65% of Greater Bay Airlines’ applied-for routes served this year
Hong Kong start-up carrier Greater Bay Airlines applied for 104 routes last month.
The airline, whose CEO previously ran Dragonair, expects 30 B737-800s within the first five years.
Its first three aircraft, all second-hand, are due this month with a view to starting in June. It’ll initially operate cargo flights if passenger service remains unfeasible because of coronavirus.
Greater Bay Airlines sees a clear gap to become a large, full-service carrier at Hong Kong, and will benefit from the airport’s coming new runway and more slots.
Its entry is partly from the end of Cathay Dragon – which was subsumed into Cathay Pacific – and the resulting freeing up of some traffic rights.
The acquisition of HK Express – Hong Kong’s fourth-largest operator – by Cathay Pacific in mid-2019 may also have contributed. The Group now dominates Hong Kong more than ever.
And a more recent development is the uncertain future of Hong Kong Airlines, the third-largest carrier, following the bankruptcy of parent HNA Group.
65% of Greater Bay Airlines’ routes served pre-pandemic
Of course, applying to serve routes obviously doesn’t mean the carrier will operate them all.
Nonetheless, Greater Bay Airlines’ network strategy is clear: mainland China and typically big cities and leisure destinations within a 3,500-kilometre radius of Hong Kong. It is highly likely to have sixth-freedom connections over the airport.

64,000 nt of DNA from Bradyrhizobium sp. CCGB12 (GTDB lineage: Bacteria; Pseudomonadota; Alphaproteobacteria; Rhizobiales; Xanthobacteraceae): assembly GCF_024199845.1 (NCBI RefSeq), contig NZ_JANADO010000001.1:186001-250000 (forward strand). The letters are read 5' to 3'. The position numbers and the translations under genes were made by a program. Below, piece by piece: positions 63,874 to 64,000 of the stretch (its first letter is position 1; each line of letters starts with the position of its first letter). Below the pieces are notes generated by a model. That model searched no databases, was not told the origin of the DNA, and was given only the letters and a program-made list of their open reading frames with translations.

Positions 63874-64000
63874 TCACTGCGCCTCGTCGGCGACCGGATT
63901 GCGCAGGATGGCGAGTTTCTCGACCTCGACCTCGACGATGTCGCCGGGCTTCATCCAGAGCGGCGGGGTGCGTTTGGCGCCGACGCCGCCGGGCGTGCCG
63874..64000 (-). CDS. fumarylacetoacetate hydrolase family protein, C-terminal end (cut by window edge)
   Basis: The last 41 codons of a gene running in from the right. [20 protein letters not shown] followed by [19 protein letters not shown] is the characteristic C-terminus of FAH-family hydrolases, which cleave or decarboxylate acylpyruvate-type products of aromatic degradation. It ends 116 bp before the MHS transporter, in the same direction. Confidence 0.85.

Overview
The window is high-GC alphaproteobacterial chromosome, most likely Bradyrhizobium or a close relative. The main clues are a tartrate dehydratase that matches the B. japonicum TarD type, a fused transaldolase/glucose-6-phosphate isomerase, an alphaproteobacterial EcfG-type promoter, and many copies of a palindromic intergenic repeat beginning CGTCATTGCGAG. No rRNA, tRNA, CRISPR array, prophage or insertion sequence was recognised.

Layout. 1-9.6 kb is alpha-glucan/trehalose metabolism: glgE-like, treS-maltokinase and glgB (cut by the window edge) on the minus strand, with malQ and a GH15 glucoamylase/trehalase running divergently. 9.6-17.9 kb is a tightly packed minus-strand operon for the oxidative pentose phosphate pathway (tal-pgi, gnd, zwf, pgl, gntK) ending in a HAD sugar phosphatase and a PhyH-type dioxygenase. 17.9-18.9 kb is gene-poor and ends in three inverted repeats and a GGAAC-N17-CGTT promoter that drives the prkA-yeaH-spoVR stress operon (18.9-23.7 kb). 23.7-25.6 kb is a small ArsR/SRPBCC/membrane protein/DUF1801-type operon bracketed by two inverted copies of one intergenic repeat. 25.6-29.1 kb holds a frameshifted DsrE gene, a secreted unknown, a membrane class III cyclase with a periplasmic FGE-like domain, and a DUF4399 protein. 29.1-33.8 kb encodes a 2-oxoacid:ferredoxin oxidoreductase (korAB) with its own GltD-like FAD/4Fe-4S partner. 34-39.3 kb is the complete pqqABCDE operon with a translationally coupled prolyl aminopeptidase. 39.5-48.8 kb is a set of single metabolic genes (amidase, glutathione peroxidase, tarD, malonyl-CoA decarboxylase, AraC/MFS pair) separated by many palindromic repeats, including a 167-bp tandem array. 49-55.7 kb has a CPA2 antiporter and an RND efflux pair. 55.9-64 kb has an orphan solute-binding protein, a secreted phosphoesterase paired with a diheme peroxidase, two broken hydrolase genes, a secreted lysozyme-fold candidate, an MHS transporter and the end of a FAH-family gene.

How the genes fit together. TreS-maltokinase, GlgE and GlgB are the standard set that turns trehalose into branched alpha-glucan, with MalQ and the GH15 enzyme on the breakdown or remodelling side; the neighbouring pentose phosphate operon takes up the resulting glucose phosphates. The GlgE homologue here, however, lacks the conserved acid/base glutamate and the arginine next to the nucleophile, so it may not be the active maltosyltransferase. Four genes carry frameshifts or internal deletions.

Mainland China is key, with 48 routes applied for, together with Japan (13), Thailand (six), Vietnam (five), Philippines (five), and four each in Taiwan, Indonesia, and South Korea.
89% of its Greater Bay Airlines’ applied-for routes were served in pre-pandemic 2019. (Note: this includes both airports for Bangkok, Beijing, Shanghai, and Tokyo.)
This 89% reduces to 65% in 2021. However, this is arguably not really a fair reflection of what would – in normal times – be the case. And this year is highly like to change further, with routes coming back later or in 2022.
Routes applied for but which weren’t served in 2019 are Changzhou (last served in 2015); Harbin (2014); Hohhot (2018); Lanzhou (2017); Shijiazhuang (2015); Suzhou (not served in the past decade); Tangshan (unserved); Urumqi (unserved); Vientiane (unserved); and Weifang (unserved).
Ezhou, near Wuhan, also wasn’t served. It is China’s first cargo airport.
None of these are scheduled for this year either, along with the likes of Chiang Rai, Davao, Guam, Guangzhou, Kagoshima, Kolkata, Kunming, Qingdao, and Wuhan.